The decisions of the courts of this circuit have found an entitlement requiring due process protection with respect to a variety of housing-related interests, a number of which have been other than traditional property interests. See Caramico v. Secretary of HUD, supra; Lopez v. Henry Phipps Plaza South, Inc., 498 F.2d 937 (2d Cir. 1974); Burr v. New Rochelle Municipal Housing Authority, 479 F.2d 1165 (2d Cir. 1973); Escalera v. New York City Housing Authority, supra; Holmes v. New York City Housing Authority, 398 F.2d 262 (2d Cir. 1968); Owens v. Housing Authority of City of Stamford, 394 F. Supp. 1267 (D.Conn.1975). But see Grace Towers Tenants Association v. Grace Housing Development Fund Co., 538 F.2d 491 (2d Cir. 1976); Langevin v. Chenango Court, Inc., 447 F.2d 296 (2d Cir. 1971). Upon analysis of the scope of substantive due process as set forth in these and other decisions cited herein, the Court finds that the complaint here can fairly be read as alleging deprivation of interests which require due process protection.
Plaintiffs have cited no specific source for their alleged entitlement to delivery of a building meeting the particular specifications set forth in the initial plans for the Scott Tower development. The Court notes, however, that the New York State legislature has stated that the policy and purpose underlying the Mitchell-Lama Act is to provide safe and sanitary dwelling accommodations for those persons who qualify for the housing built under the plan. See New York Private Housing Finance Law § 11. The Court finds that the plaintiffs have a statutory entitlement to housing that meets this standard.
Further, it is alleged in the complaint that the Information Bulletin, through which the development was sold to the plaintiffs, represented that construction would meet New York City Building Code requirements. While the Court does not reach the question of whether any representation made in the Information Bulletin would extend to purchasers an entitlement to the matters represented, the Court does find that where, as here, a specific representation with respect to the quality of the housing to be provided was made by the developer in the very document used to sell the project and thereby effectuate the legislative scheme designed to provide such housing, purchasers have an entitlement to receive housing that meets the specific standard represented to them.
Accordingly, reading the complaint liberally, as must be done at this stage of the proceedings, the Court concludes that the plaintiffs have effectively alleged that they were denied safe and sanitary housing complying with New York City Building Code requirements. Construed in this manner, the complaint states a cause of action under the Civil Rights Act. The Court notes, however, that the Court does not find that the plaintiffs have an entitlement to a building which conforms to particular plans and specifications. To the extent that future proceedings in this case may reveal that the plaintiffs' claim is simply that the building was less than it might have been, this aspect of the claim may yet be subject to a dispositive motion.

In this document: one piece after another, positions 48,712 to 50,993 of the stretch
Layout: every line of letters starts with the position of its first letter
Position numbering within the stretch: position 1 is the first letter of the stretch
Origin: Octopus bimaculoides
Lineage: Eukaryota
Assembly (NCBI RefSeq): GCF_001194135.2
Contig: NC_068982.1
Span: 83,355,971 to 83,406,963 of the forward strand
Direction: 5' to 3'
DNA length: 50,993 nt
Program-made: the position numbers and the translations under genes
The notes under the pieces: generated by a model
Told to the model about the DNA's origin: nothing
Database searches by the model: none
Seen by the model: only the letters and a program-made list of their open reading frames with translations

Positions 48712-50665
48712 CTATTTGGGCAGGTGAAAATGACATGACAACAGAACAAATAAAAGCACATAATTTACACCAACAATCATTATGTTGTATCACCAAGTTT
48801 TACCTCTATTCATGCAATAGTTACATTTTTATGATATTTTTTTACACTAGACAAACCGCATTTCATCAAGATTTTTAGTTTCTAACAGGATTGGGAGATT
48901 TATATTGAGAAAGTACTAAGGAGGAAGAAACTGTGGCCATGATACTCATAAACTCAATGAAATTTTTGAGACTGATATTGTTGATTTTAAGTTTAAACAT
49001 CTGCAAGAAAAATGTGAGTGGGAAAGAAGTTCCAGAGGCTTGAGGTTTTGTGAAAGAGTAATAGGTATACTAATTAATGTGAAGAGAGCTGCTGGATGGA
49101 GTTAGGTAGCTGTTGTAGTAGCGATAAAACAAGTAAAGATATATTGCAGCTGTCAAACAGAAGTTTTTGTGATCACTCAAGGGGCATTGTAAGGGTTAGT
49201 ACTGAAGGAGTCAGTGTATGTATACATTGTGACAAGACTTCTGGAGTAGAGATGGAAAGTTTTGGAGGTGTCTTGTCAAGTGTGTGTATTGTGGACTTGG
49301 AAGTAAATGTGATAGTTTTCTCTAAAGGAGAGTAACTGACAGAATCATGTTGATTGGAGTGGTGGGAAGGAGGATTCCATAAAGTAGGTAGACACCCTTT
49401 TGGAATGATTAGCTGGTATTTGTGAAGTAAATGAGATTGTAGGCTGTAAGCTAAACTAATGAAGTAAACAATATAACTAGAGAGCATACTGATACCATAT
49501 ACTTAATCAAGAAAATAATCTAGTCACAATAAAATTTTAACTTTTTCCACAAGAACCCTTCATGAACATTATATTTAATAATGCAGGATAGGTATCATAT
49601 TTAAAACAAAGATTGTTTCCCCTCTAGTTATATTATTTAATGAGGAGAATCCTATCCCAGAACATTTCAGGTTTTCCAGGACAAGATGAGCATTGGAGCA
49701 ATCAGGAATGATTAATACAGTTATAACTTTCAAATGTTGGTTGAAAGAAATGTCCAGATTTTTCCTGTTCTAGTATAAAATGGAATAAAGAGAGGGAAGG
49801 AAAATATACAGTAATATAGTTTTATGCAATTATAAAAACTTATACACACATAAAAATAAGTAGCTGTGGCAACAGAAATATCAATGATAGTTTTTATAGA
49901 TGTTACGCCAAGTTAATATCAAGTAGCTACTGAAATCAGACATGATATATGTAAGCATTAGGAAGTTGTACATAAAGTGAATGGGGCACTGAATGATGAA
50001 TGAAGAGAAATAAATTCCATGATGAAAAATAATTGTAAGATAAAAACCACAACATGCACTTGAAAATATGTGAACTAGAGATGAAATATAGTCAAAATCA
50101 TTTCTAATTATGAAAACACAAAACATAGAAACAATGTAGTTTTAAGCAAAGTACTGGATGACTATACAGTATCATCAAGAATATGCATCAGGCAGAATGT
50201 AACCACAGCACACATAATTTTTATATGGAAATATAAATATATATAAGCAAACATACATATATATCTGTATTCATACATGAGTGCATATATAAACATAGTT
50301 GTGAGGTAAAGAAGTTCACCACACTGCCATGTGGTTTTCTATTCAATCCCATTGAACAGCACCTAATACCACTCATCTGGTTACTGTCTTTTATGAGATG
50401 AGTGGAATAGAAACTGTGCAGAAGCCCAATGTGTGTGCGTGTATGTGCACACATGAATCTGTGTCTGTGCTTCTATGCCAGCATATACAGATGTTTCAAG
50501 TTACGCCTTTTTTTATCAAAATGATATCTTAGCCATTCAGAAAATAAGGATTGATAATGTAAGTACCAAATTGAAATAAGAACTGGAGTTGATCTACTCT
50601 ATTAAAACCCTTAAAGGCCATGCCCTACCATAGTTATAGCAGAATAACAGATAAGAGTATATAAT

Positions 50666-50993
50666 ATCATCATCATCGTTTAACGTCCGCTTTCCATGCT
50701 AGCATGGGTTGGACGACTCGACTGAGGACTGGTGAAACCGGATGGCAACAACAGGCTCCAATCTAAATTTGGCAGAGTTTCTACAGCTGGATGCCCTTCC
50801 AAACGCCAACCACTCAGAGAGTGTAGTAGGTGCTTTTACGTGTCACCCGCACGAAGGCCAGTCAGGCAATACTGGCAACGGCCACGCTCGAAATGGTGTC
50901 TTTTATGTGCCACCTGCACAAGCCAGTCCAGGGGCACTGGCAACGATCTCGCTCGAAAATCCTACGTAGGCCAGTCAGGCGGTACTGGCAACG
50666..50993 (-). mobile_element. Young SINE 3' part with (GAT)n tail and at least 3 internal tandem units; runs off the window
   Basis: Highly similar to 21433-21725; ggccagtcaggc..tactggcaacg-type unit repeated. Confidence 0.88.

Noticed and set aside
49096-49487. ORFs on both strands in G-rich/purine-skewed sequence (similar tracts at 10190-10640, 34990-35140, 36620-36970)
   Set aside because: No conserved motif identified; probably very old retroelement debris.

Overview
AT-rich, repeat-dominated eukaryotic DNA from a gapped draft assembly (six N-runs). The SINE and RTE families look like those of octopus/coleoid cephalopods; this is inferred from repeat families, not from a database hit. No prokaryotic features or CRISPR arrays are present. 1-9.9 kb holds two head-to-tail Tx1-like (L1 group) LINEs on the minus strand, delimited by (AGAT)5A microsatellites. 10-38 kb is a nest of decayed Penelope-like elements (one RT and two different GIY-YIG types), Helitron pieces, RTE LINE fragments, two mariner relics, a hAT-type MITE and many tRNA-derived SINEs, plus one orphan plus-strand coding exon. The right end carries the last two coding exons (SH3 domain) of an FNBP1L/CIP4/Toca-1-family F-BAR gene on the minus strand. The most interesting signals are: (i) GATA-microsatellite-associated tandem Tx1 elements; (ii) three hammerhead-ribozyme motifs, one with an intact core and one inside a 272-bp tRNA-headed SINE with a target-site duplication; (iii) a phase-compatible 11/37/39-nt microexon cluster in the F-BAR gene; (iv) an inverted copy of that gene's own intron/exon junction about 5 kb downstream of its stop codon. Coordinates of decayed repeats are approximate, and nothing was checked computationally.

Plaintiffs' claim that they have an entitlement to have any savings in construction costs accrue to the benefit of the Scott Tower Housing Company, with the result that their carrying charges or rentals would be lower, is also based on a specific representation contained in the Information Bulletin. Having considered the Rule 12(b)(6) issues raised, the Court finds that this claim also states a cause of action concerning a matter to which the plaintiffs have an entitlement. The Court does not hold or mean to imply, however, that the plaintiffs have an entitlement to any particular carrying charges or that due process procedures must be applied whenever a change in carrying charges occurs. Indeed, the statutory scheme, which vests sole authority for approval of changes in rental rates in the supervising agency, see New York Private Housing Finance Law § 23(4), would seem to suggest that such procedures would not apply. Cf. Grace Towers Tenants Association v. Grace Housing Development Fund Co., supra. The Court rules here only that, with respect to the question of whether savings on construction costs should accrue to the benefit of Scott Tower, the plaintiffs have stated a cause of action for which relief may be granted. Determination of whether they will prevail regarding such a claim must await further proceedings.
The question of whether due process applies is of course separate and distinct from the question of what process is due. See Board of Regents v. Roth, supra; Grace Towers Tenants Association v. Grace Housing Development Fund Co., supra. Besides moving to dismiss the complaint, the defendant HDA has moved for summary judgment claiming that even if the plaintiffs have stated a cause of action under the Civil Rights Act, they in fact received whatever process was due them under the circumstances. However, HDA's motion is procedurally defective in that it fails to comply with the requirements of Local Rule 9(g) of this Court, requirements which are essential to the disposition of such a motion. Further, there has been no discovery on this issue and questions exist concerning the HDA's supervisory role in the events alleged in the complaint. For all these reasons, the HDA's motion for summary judgment is denied without prejudice to renewal at an appropriate time.